John Houston: There are two or three different reasons that Craig and Arvinas landed on androgen receptor and estrogen receptor. By virtue of the small molecule PROTAC mechanism, all one needs is binding of a molecule to anywhere on a protein, and even a weak binder can bring the protein of interest into proximity to the ligase machinery. Craig realized that the technology would lend itself nicely to a very productive and fruitful way of dealing with undruggable targets, because finding a potent active site inhibitor has been really difficult for those proteins. So that was the original idea.
Craig then stepped back and thought that taking a very novel modality and applying it to very novel biology may be a tough road. But he realized that the technology would also work in settings where there drug resistance arises by overproduction or mutation of known disease-causing proteins, and thus degrading those proteins would have clinical benefit for patients. He felt that such an opportunity existed with androgen receptor in the prostate cancer space and estrogen receptor in the breast cancer space.
In prostate cancer, tumors develop resistance to drug therapy by producing more androgen in the tumor or mutating the androgen receptor or enhancing some aspect of androgen gene expression; all those mechanisms overcome the currently marketed inhibitors. With a degrader, you’re not just inhibiting the receptor; you are binding and dragging in the ligase machinery and achieving a different outcome. In preclinical settings, we’re finding that our PROTACs work in models where there’s overproduction of androgen, a mutated androgen receptor, or overexpression of androgen receptor. We are very excited by our preclinical data; if it translates into the clinic, we should have compounds that address resistance.
The positioning for breast cancer was different. There is an existing drug, fulvestrant, that degrades the estrogen receptor (though by a different mechanism) and works in metastatic breast cancer, so our positioning had to be different. However, fulvestrant is given intramuscularly and degrades only 50% of the receptor in tumors, so we have an opportunity for both better potency and for oral bioavailability. I believe we have done that – the profile of our ER PROTAC looks better than fulvestrant and other SERDs that have tested against in preclinical models, thereby potentially addressing a significant unmet medical need in breast cancer.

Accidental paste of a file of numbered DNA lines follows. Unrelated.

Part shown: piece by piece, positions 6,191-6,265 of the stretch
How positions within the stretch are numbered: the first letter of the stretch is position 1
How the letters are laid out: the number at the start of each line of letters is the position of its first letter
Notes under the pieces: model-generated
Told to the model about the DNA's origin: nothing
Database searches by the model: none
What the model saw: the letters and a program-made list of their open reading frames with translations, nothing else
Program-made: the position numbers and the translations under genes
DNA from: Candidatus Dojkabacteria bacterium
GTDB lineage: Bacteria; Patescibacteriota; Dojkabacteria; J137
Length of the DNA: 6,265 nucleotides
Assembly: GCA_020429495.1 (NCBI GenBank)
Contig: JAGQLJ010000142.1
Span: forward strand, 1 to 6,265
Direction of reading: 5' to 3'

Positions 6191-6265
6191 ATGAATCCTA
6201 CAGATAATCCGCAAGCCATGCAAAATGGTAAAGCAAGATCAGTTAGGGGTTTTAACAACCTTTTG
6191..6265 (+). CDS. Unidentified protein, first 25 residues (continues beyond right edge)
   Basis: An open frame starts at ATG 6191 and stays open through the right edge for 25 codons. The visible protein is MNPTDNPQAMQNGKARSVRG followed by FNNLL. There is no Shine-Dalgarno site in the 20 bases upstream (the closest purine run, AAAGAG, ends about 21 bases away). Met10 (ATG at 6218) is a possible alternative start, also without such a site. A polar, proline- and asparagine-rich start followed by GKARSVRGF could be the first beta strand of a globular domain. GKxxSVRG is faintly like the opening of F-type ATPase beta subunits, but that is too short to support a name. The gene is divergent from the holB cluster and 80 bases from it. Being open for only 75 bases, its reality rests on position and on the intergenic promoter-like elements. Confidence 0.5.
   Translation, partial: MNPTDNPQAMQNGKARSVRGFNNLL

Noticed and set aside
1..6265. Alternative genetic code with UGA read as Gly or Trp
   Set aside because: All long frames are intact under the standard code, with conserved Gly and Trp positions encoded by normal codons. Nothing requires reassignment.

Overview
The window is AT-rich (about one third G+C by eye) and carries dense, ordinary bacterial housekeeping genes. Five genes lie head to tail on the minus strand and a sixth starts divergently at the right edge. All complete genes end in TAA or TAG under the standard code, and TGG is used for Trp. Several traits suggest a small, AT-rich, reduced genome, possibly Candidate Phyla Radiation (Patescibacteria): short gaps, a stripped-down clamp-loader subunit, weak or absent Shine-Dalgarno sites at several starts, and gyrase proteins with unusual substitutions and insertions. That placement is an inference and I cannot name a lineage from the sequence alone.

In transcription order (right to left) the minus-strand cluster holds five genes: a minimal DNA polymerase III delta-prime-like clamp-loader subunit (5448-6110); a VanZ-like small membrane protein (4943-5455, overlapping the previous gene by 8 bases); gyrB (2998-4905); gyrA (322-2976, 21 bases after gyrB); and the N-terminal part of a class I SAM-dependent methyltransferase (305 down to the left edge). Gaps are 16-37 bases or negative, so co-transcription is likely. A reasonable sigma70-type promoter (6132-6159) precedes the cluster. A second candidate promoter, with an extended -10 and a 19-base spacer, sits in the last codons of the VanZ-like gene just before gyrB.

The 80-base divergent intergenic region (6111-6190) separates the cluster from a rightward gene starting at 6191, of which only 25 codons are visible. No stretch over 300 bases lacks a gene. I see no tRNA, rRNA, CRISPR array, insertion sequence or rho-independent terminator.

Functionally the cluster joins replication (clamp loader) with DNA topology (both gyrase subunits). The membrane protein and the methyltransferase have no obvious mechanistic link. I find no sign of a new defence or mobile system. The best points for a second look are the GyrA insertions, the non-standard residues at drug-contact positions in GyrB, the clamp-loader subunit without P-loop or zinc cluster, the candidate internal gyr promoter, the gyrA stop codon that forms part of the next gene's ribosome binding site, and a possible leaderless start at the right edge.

Rich Soll: It’s powerful technology. How do you prioritize your targets and prioritize the pipeline, especially as you start to branch out into other therapeutic areas?
John Houston: It’s a great question, and for a big part of this year, we’ve been reviewing our pipeline, including the oncology component, which is the most robust. Included in our pipeline are “Holy Grail” undruggable targets that will be included our next wave of oncology targets (behind our AR and ER PROTACs). So, we’re excited, and we feel validated by the external interest we have for that part of the pipeline.
More challenging are decisions outside oncology. We have been looking at neuroscience and neurodegeneration, because two years ago we did a crazy experiment to see whether or not we could degrade tau after direct injection of a PROTAC into a mouse brain. Since then, our chemistry and biology teams have been working to show that you can make PROTACs, which are slightly larger than traditional small molecules, cross the blood-brain barrier. In the last two years, the team has developed design rules for brain-penetrant PROTACs, and that allows us to look at neuroscience in a significantly new way. The two targets we have disclosed are tau and alpha-synuclein, and we have additional targets behind that. Neuroscience will probably be our next opportunity, and we are developing our strategy in this area.
Rich Soll: Your technology is clearly a major benefit – you can choose many kinds of targets, you don’t need functional activity, and you only need a binder in order to get near the degrading machinery. The whole process can go faster at the end of the day, right?
John Houston: Yes, we can get to degraders rapidly. You only need a molecule that binds, even weakly. Craig Crews has shown some remarkable data that with a micromolar binder, we can get a nanomolar degrader. It is that aspect that makes us believe we can address undruggable targets.
Rich Soll: Have you looked at these weak binders in vivo?